The thrill a passenger from Madras experienced the moment he alighted sleepily from the Bangalore Mail at the Bangalore cantonment station decades ago was mainly from the fetching fragrance of champangi flowers and secondly from the gust of chilly air—a refreshing change from the debilitating heat wave of Madras. Though his teeth telegraphed a weather report of chillness encrypted in Morse code, he wouldn’t dip into his bags to fish out a sweater as the attire was unheard of at Madras that had four variations in seasons—summer, summer, summer and summer.
A must-do task soon after he had comfortably settled at his hospitable host’s residence in Banshankari, Basavangudi, or such would be to telephone his wife home. “Paru (or Janu or Meenu), I feel guilty enjoying this salubrious English weather when you would be roasted mercilessly like coffee seeds,” he would apologise guiltily if he were an empathetic hubby. “Just imagine. I am wearing a chocolate brown sleeveless woollen sweater, a handwoven beauty temporarily lent by my benign host, God bless him. You should see me in it. I look like Dev Anand.”
Having quelled the twinge of conscience, he’d leg it to the open space, partly to air and flaunt the borrowed apparel that would smell in parts of naphthalene balls, flower dust and tightly shut wooden cupboards. It might be Ulsoor lake bund, Cubbon Park or any other tree-lined avenue, never mind the time even if it be noon, when in Madras only salivating mad dogs would venture out. His celebration would necessarily include a hot cuppa at India Coffee House on MG Road staffed by turbaned waiters in cummerbunds or at the Mavalli Tiffin Room where the heavenly brew is taken piping hot (after a plate of chow-chow bath) in silver tumblers and dabaras. Or if he were an anglicised gentleman who enjoyed a pre-lunch tipple, he’d wet his whistle at the nearest bar with a mug of chilled beer, a luxury denied in Madras in pre-Tasmac days.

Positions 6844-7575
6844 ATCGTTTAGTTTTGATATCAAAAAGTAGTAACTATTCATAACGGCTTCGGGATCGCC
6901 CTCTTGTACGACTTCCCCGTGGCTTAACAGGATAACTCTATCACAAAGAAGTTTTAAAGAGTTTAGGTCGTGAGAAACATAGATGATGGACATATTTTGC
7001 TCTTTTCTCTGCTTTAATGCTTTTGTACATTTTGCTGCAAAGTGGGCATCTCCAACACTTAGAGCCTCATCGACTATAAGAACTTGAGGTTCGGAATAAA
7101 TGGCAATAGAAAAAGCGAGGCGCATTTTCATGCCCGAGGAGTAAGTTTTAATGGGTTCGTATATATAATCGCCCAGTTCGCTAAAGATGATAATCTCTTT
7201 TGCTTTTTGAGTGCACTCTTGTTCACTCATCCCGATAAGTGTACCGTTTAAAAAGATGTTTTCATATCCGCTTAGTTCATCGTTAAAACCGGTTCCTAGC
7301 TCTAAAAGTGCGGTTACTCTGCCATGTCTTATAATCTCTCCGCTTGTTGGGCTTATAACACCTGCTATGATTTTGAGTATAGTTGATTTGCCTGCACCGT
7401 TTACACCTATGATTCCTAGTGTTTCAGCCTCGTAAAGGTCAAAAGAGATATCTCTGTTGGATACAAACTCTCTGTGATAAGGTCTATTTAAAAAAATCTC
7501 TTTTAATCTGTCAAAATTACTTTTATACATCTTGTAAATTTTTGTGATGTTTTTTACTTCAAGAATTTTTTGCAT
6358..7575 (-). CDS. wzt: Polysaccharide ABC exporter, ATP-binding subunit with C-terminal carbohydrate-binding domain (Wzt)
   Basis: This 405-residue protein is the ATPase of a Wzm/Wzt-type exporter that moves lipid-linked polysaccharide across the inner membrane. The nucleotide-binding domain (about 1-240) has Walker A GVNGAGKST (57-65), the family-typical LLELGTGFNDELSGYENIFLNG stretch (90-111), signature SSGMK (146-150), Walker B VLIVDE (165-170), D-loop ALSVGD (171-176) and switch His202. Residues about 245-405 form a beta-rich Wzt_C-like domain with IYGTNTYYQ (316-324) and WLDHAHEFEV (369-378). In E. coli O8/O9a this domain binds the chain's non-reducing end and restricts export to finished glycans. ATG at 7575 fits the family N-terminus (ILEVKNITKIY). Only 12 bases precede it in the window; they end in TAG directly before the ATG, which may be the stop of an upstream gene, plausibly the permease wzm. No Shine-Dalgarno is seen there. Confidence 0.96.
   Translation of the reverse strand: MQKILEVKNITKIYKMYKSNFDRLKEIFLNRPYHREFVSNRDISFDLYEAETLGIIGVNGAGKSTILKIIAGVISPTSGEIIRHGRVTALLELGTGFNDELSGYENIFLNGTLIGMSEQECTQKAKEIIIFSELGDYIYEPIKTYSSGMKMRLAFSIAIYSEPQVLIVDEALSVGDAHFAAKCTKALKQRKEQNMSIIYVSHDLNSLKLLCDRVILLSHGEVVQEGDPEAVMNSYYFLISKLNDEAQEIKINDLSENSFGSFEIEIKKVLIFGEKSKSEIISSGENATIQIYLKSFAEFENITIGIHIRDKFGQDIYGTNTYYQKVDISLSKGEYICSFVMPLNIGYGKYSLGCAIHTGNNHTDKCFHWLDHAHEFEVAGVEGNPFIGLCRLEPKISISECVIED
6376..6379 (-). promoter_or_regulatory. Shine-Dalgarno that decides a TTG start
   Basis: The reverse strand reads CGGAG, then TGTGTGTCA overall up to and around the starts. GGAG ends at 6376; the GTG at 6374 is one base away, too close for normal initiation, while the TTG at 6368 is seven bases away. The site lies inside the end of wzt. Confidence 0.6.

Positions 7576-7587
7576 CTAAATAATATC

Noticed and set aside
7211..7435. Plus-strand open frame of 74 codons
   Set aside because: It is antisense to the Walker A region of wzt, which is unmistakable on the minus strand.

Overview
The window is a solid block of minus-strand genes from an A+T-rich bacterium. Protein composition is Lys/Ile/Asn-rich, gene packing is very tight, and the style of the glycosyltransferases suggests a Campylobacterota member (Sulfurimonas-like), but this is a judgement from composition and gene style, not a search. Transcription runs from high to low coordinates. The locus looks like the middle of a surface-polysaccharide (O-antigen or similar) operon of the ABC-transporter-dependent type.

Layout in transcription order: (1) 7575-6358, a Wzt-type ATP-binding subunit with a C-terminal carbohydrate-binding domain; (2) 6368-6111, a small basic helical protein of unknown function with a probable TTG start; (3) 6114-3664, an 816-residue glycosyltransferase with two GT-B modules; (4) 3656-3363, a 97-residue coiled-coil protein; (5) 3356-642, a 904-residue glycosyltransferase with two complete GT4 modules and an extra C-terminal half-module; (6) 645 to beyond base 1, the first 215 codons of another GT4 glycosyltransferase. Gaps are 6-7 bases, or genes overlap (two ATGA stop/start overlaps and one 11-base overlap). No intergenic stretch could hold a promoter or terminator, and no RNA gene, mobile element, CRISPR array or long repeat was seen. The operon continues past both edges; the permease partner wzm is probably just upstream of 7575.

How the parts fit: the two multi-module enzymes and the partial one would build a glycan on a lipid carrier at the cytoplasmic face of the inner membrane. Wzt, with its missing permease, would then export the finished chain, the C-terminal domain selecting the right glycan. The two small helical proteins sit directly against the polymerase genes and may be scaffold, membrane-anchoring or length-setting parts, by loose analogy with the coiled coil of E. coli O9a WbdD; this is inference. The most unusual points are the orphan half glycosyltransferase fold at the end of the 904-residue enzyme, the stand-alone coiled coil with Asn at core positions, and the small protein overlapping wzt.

Now the scene is different. Mother Nature has angrily switched off the air conditioning facility installed free upon the garden city. Window and split airconditioning contraptions have sprung up instead. The tall canopies of trees have been replaced by taller concrete towers and malls. The Silicon city is enveloped with a mixture of carbon monoxide and other noxious fumes emitted by vehicles mostly driven by software and hardware techies tirelessly commuting to compute.
The erstwhile dhoti-clad Bangalorean in an insulation of a well worn coat waiting with monumental patience for his ramshackle bus with a tightly rolled umbrella for three quarters of an hour and getting off from it at the very next stop after a ride of few minutes is absent. Instead, the present-day Bangalorean gets into Baiyappanahalli station proudly and gets off at Swami Vivekananda Road after a short ride in the gleaming Namma Metro rail. Indeed, life in Bengaluru moves on taking everything in its stride.